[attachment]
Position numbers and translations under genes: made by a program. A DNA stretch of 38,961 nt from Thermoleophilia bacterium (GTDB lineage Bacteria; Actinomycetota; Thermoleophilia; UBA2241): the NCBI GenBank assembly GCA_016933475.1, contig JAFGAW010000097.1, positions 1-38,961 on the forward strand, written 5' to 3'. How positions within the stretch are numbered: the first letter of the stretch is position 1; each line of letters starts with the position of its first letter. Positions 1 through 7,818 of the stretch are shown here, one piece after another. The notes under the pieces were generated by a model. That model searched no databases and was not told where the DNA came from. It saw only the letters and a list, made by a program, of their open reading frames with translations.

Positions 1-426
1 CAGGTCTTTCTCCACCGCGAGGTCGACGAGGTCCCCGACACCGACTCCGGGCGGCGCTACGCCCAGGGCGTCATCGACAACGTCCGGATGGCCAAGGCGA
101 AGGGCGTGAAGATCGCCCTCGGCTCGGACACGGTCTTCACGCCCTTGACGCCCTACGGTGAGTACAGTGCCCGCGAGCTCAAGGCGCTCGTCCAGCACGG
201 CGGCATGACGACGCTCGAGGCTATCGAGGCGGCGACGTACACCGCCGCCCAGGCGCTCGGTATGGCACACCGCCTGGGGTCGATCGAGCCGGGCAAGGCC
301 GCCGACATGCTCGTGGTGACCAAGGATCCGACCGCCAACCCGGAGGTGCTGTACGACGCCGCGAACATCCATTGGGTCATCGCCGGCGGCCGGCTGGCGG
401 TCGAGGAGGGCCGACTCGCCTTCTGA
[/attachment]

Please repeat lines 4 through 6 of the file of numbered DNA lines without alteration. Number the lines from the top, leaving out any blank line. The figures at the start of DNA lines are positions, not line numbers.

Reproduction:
101 AGGGCGTGAAGATCGCCCTCGGCTCGGACACGGTCTTCACGCCCTTGACGCCCTACGGTGAGTACAGTGCCCGCGAGCTCAAGGCGCTCGTCCAGCACGG
201 CGGCATGACGACGCTCGAGGCTATCGAGGCGGCGACGTACACCGCCGCCCAGGCGCTCGGTATGGCACACCGCCTGGGGTCGATCGAGCCGGGCAAGGCC
301 GCCGACATGCTCGTGGTGACCAAGGATCCGACCGCCAACCCGGAGGTGCTGTACGACGCCGCGAACATCCATTGGGTCATCGCCGGCGGCCGGCTGGCGG